If the speaker or writer wants to speak about a future time when all the members of a particular population entity have intermarried and bred to such an extent that they all share the same identifying features and abilities,  then I would prefer that “post-racist” or even “post-racialist” (the latter being sometimes labelled as “Chiefly British”)  be used.   Who can oppose or would oppose such a Utopian vision?

If our country would become “post-racial” in the sense that I usually understand it,  then I would expect that all Americans would be able both to jump as high and to swim as well as those with similar athletic abilities, thus leveling out these contemporary, stereotypical characteristics.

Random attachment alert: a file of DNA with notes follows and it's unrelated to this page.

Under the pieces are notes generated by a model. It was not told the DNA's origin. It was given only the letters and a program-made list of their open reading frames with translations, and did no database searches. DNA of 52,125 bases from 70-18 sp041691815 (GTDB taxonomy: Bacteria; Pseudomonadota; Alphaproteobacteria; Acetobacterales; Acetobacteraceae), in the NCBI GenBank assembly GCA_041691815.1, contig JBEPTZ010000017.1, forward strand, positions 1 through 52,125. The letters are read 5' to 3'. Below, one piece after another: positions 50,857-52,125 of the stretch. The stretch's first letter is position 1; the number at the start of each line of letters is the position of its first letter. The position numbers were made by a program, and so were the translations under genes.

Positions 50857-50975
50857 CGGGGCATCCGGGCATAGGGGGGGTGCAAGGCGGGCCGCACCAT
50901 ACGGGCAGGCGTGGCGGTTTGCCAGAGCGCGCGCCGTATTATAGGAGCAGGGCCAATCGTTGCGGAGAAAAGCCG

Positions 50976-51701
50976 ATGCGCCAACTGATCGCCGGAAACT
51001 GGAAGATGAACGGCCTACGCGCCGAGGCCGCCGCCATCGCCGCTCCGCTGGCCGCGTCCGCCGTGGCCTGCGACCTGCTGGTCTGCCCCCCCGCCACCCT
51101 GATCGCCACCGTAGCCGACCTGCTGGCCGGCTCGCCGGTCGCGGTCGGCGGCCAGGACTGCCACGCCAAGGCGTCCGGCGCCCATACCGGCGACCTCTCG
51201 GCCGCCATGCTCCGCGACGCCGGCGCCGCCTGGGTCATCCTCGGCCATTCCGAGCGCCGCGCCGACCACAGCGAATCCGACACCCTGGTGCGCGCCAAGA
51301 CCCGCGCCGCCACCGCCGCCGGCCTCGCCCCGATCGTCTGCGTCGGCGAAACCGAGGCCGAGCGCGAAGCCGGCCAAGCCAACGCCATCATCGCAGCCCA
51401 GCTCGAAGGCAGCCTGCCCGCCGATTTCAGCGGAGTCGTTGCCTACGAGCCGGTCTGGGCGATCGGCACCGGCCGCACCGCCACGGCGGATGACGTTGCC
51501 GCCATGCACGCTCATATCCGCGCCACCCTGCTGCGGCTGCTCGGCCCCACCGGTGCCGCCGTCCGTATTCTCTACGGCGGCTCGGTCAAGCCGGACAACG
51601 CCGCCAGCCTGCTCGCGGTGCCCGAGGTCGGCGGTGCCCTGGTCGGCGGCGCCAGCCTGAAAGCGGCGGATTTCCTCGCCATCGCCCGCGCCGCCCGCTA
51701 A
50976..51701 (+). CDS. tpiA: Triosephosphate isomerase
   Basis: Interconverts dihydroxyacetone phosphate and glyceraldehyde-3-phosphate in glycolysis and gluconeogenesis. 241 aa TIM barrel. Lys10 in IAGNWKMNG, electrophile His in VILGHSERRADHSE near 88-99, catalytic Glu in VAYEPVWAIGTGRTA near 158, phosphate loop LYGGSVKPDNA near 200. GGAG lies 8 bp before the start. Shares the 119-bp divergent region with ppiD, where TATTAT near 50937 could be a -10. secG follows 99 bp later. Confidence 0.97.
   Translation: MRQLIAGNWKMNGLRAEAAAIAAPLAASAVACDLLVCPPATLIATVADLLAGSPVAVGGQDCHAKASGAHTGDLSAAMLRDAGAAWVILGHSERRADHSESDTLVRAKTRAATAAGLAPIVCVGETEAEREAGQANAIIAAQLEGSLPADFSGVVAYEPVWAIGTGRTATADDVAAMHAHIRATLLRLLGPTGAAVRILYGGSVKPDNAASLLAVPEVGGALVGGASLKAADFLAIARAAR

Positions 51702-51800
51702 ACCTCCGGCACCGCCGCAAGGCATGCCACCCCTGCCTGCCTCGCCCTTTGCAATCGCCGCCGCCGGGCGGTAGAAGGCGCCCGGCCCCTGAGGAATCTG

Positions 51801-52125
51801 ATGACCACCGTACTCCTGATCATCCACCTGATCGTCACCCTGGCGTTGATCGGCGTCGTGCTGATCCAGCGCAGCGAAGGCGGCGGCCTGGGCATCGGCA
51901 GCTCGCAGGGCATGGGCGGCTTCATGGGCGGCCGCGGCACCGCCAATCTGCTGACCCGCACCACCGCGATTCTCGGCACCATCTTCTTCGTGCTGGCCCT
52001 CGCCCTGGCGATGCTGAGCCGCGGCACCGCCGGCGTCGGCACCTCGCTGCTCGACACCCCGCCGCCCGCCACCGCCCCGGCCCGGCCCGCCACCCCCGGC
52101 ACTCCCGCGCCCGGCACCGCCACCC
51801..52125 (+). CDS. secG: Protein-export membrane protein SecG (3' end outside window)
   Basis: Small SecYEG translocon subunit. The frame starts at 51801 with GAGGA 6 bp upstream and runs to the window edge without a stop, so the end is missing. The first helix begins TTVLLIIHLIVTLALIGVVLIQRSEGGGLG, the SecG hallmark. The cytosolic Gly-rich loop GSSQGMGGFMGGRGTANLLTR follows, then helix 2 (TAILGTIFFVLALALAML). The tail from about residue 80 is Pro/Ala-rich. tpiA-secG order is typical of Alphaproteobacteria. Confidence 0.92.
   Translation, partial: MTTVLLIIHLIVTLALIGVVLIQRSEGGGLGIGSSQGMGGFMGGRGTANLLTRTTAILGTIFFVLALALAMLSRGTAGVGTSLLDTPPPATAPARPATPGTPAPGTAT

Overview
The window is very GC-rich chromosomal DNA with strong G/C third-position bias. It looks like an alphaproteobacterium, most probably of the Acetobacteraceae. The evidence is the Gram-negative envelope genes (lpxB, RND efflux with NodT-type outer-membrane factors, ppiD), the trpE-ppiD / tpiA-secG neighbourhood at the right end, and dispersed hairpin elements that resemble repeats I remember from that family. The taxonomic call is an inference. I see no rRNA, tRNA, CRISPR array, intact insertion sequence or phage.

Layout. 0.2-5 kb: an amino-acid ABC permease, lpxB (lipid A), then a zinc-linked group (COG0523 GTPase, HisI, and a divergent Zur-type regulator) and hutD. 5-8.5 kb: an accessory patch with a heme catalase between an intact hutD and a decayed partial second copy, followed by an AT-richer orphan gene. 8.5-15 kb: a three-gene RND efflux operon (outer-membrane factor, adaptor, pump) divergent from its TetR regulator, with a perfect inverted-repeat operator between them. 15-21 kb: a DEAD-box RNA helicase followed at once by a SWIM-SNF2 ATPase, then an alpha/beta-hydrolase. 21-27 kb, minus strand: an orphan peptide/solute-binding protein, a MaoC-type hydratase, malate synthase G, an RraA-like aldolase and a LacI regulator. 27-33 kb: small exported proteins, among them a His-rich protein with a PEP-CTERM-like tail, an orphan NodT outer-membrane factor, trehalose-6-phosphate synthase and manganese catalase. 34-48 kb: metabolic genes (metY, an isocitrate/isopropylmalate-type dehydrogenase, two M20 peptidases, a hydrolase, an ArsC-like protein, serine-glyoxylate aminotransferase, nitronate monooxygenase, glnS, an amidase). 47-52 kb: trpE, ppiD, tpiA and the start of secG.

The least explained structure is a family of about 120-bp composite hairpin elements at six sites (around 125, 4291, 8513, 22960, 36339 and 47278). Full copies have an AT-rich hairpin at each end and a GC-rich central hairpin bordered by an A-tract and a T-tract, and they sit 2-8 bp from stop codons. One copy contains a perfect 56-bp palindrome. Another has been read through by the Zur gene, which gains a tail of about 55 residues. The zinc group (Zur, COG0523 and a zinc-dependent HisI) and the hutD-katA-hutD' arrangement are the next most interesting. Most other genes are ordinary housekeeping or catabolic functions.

As early as the first half of the last century,  an anthropologist, anatomist, and humanist  was pressing hard the thesis that “race” was a nonsensical term.  See especially Ashley Montagu’s 1942 study,  “Man’s Most Dangerous Myth:  The Fallacy of Race.”  As a student of Alfred Korzybski,  Ruth Benedict, and Franz Boas,  Montagu (1905-1999) was also a well-trained and skillful semanticist. In our present culture many more job applicants are resisting the filling in of the application form’s query about one’s “race.”   Tiger Woods (did he need a new job, and some feel he soon could) might write in “Cablinasian,”  another has written “100-yard dash,”  still another “homo sapiens”   and so on.